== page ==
L:37 – Leaps of Faith

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I’m a Theatre Kid, so at this time of year, my head is consumed with Godspell and Jesus Christ Soooo-Perrrrr-Staaaar! When I decided to start taking Child to Stratford, the first show we saw was JCSuperstar. I figured that being an RC Kid, he’d know the characters already, so it wouldn’t be overwhelming. Superstar is one of my favourites because it doesn’t just demonize Judas. It humanizes him, and I’ve always kind of felt like Judas got a pretty raw deal. It’s not binary good or evil.

The Wednesday of Holy Week is the day Judas started conspiring to betray JC. Spy Wednesday. So much of his story has been woven into popular culture – the Judas Kiss; betrayed by a kiss; the Tyrian shekels; the cursed silver pieces, the original blood money; the cursed tree where Judas hung himself, alone with his regret.

I get it. Everyone has, on some level, ratted someone out because you thought it was the right thing to do – to protect the person from themselves, perhaps – and then realized that you were wildly, vastly, terribly wrong. Someone had to betray JC to fulfill a prophesy. Judas was the critical path to get the Passion underway.

Ghod chooses us for different purposes in our lives. To improve the life of another person, to cure a disease, to spark a revolution, to raise a child, to write a book, to guide a friend, to lead a team, to invent the way to remove plastic from the ocean – Everyone has their purpose. Judas got dealt a terrible purpose. Judas was afraid of what was happening with his friends. He was afraid of what his friend was saying. If you had a dinner party and one of your pals said he was the Son of God, it could go one of two ways. If you were Ghodfearing, you’d fear the blasphemy afoot, or you’d be afraid for your friend’s mental health (even if there weren’t those kinds of words in your vocab). If you weren’t Ghodfearing, you might joke about it, but still likely be at least slightly concerned about how seriously your friend was taking his claims. You knew his dad – he was a carpenter. Certainly a nice guy, but not Ghod. If everyone else was drinking the Kool-Aid and you just didn’t get it, you’d be terrified. Judas didn’t have the foresight to see how wrong this was all going to go. Judas Iscariot’s biggest sin wasn’t that he turned on JC, but that he didn’t give God a chance to forgive him for the unfortunate role in which he was cast.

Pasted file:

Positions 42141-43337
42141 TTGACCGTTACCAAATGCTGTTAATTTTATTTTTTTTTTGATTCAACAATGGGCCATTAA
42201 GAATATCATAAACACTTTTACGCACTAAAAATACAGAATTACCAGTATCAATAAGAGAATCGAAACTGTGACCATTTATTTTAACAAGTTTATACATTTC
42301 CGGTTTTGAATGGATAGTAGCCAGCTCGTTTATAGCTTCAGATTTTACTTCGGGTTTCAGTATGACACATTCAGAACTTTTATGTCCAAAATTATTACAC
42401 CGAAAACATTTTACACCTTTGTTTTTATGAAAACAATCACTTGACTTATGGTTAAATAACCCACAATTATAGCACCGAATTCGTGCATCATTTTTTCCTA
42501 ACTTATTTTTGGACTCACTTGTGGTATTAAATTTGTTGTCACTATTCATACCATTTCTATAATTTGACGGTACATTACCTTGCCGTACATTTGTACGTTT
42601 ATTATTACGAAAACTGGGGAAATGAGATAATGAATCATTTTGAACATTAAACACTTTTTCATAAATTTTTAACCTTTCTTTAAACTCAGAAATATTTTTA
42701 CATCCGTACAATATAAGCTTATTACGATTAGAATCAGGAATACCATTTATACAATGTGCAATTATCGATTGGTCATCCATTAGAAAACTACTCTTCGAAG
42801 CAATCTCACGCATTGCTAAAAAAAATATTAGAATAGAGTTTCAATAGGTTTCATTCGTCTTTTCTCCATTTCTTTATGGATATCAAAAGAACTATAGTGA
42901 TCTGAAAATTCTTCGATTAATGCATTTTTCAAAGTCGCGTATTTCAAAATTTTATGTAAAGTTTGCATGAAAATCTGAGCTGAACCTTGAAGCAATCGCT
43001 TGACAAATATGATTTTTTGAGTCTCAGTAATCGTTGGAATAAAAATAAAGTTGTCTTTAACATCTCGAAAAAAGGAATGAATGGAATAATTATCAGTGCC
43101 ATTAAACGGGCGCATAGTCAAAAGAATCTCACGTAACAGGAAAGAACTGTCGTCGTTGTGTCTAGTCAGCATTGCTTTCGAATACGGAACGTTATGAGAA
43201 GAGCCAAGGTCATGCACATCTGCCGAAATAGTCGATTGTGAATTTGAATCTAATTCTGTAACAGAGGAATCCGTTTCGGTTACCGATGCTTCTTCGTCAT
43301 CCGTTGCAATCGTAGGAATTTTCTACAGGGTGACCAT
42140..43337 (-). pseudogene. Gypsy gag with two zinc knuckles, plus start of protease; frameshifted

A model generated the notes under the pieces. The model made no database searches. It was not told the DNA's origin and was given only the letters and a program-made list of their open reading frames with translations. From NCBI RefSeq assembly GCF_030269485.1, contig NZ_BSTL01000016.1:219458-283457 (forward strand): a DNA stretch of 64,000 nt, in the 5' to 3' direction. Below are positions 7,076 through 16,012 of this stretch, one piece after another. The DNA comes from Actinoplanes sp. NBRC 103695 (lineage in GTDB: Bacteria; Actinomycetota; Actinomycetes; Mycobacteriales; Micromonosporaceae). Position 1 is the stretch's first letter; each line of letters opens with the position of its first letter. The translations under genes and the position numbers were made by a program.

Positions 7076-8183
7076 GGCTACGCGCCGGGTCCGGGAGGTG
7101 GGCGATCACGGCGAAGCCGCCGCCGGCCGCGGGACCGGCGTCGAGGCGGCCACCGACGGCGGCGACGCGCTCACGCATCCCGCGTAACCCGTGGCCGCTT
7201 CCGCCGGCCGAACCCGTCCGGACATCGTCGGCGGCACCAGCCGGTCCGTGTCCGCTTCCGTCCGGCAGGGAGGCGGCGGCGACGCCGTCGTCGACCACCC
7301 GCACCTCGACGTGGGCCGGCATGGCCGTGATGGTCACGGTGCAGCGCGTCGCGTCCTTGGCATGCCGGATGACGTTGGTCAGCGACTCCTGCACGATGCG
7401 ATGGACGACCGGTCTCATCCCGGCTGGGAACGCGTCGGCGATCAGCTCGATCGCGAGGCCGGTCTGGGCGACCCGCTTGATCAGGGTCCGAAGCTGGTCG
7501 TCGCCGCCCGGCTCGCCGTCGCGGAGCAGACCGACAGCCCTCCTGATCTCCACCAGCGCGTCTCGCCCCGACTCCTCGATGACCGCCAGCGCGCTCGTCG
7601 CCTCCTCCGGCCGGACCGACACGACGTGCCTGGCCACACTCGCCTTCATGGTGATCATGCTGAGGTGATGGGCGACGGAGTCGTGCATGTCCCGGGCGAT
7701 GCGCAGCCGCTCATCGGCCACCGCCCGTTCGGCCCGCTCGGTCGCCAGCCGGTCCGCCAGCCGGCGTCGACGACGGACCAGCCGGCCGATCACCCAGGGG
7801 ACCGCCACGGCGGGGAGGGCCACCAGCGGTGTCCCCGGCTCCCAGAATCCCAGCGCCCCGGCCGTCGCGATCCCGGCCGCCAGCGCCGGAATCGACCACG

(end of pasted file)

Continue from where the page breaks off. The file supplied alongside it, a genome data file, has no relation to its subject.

I’ve been doing a but of research on Judas Mythology because I really do think that Judas wasn’t exactly the villain he’s made out to be. Someone has to stay behind on the asteroid so that they can set off the nuclear weapon. Someone has to sacrifice so that the greater good can happen. It feels like that’s what happened here, too, except Judas didn’t get the choice. So when I put “Judas mythology” into the search engine, imagine my surprise when I ended up falling fangs-first down a Vampire rabbit hole.

There is a mythology around Judas that he’s the original vampire. Ghod bought Judas back to life after he hung himself, but Judas could have no mortal rest. That seems like a very Ghodly type of punishment (or reward, I guess).

But Judas wouldn’t be able to enjoy the best of his immortality – he would be tortured by the sun (which is an easy sell, since god=sun in many faith traditions). Thus, he became a night stalker.

And there’s proof right there in the Good Book! Judas was paid the silver pieces, and later tried to get out of the contract and return the money. Thus, vampire aversion to silver. Because of the betrayal, JC was crucified on an alder tree. Thus, the aversion to the wooden spike, and apparently in occult scholarship, alder spikes are the most effective to kill vampires. Because, at the Last Supper, when JC celebrated the first transubstantiation of the bread and wine into flesh and blood, Judas dips into the bowl at the same time as JC. As a result, he doesn’t get the benefit of the eucharistic sacrament. Judas is able to find nourishment from nothing other than (unconsecrated, un-transubstantiated) flesh and blood. Thus, the bloodthirst.

Even after I revisit this information, it kind of blows my mind.

Let’s take inventory: if I believe that a virgin had a Ghod-child who died tied to a tree and came back to life 3 days later then floated up to the clouds to live in heaven with His Dad, and I eat His *actual* flesh every time I go to mass, why wouldn’t I believe that Judas is the OG Vampire? Because I don’t, that’s why. For me, it’s a fun theory with some compelling proof, but that’s all. Like when you hear about creepy coincidences and conspiracy theories.

There’s a leap of faith involved in seeing the miracles of faith, and in particular during Holy Week. This Lent, may the leaps of faith not jump the shark. This Lent, when I think I’m doing the right thing, only to see that I’m really, really not, may I have the courage and strength to make it right. This Lent, may grace be stronger than fear.

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